Ida and Aubrey are in an unhappy marriage and their twin daughters watch the wedding of Prince Charles and Diana on television in 1981, trying to decide whether their parents should get a divorce. Ida had fled her Edo village at night at the age of 15 to escape an early marriage and a dead-end life; Aubrey was running from his past. They met "in the middle", in Lagos. In England, Ida is disturbed by the separation from Nigeria and lives in her memories, conversing with the imaginary presence of her mother, Nne-Nne. As for Aubrey, his fondness for alcohol alters his personality, and turns him into the sinister film character, Mr Hyde - in his family’s eyes.

Evans deftly twins events in 26a, so that later occurrences are mirrored or foreshadowed early on. When the twins’ pet hamster dies, Georgia notes a method to dying, observing that "it was possible… to choose the time, to leave when you were ready." The significance would not be lost on the reader later on. We see the beginning of the royal wedding in the narrative, and we are privy to its end. Georgia begins to consider leaving - the ‘leaving’ would later coincide with the year of Diana’s death.

26a is set partly in Nigeria, and there is a chapter portraying the family’s three-year stay in Lagos. Short at it is, the ‘Nigeria’ segment is quite significant, because nothing afterwards is ever the same again. On a visit to Ida’s hometown of Aruwa, the twins meet their grandfather, Baba - a spinner of ‘true’ tales. His mythical retelling of a story about a set of twins from the superstitious past, would have an inexorable impact on how Georgia and Bessie see themselves. Georgia suffers a sexual assault at the hands of Sedrick the gateman and is unable to confide in her twin sister about the trauma. Meanwhile, the more independent Bessie has inherited Aubrey’s "fascination with movement" and asserts her individuality by travelling to the Caribbean. Georgia is unable to cope as ‘one’ person and loses herself in the terror of ‘red’ danger days.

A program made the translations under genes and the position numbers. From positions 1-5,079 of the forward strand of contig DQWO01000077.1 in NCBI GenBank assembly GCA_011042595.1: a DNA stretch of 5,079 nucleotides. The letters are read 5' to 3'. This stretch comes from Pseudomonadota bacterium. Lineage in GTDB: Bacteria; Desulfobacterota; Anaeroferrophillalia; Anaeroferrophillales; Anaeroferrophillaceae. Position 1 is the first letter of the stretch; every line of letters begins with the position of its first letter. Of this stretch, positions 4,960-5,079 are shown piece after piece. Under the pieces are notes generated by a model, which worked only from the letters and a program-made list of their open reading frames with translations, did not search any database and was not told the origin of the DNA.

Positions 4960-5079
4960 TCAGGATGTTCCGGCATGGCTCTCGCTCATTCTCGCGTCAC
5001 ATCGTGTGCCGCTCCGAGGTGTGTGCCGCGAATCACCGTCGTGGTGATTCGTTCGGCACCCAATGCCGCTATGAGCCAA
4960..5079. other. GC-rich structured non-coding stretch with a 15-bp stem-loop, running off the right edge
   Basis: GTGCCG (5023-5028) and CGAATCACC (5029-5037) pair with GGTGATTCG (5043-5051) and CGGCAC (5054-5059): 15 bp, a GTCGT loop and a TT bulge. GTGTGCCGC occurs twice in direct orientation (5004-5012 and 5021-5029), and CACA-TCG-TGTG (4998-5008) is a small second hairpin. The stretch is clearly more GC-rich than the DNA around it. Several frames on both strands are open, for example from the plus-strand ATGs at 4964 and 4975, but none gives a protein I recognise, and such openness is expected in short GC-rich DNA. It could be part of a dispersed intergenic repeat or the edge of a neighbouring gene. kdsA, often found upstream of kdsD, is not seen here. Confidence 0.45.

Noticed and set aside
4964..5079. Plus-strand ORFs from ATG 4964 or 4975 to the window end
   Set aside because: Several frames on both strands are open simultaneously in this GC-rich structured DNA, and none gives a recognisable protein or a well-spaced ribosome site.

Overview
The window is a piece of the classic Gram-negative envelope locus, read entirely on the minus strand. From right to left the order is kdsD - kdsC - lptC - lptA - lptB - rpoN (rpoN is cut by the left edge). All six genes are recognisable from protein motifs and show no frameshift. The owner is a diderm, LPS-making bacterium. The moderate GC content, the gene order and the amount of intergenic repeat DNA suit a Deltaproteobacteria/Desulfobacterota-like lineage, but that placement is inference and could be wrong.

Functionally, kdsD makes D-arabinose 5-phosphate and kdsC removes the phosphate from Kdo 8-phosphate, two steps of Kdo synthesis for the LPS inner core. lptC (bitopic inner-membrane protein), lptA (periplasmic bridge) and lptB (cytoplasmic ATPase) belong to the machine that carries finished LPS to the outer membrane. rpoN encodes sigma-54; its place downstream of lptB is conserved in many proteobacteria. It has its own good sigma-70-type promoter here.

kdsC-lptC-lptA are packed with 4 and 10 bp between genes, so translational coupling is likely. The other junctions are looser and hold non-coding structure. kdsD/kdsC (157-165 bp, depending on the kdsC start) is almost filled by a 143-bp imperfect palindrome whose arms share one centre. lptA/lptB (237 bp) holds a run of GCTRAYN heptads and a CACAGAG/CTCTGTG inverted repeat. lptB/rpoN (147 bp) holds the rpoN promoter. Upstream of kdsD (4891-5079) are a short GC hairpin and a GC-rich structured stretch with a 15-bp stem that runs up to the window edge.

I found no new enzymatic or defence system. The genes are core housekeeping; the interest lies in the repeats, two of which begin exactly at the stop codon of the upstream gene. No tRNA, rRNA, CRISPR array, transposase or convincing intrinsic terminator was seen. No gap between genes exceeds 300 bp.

The sections dealing with Nigeria are among the most beguiling parts of 26a, and are a credit to Evans’ power of recall. She had not been to Nigeria for several years at the time of writing the book, relying instead on memory to help conjure a place from the past. Yet, details of places and people in Nigeria, are delightfully rich; her descriptive style, seamless. The staple food, Eba, is mentioned many times in 26a, without the need for jarring, needless explanations, in stark contrast to, say, Sefi Atta’s approach in her book, Everything Good Will Come. This is commendable, especially as, of the two writers, Evans most probably spent less time in the Nigerian environment.

Diana Evans tells a poignant tale in 26a, taking the age-old myth of twins in new, unexpected directions. In the unfolding tragedy, the novel contrives an embrace for Ida and Aubrey, a couple that has long forgotten the art of tenderness. In so doing, those who survive are offered the chance perhaps to heal - and start again.
*Published in The Guardian, Lagos, Nigeria, on Sunday 6th August 2006.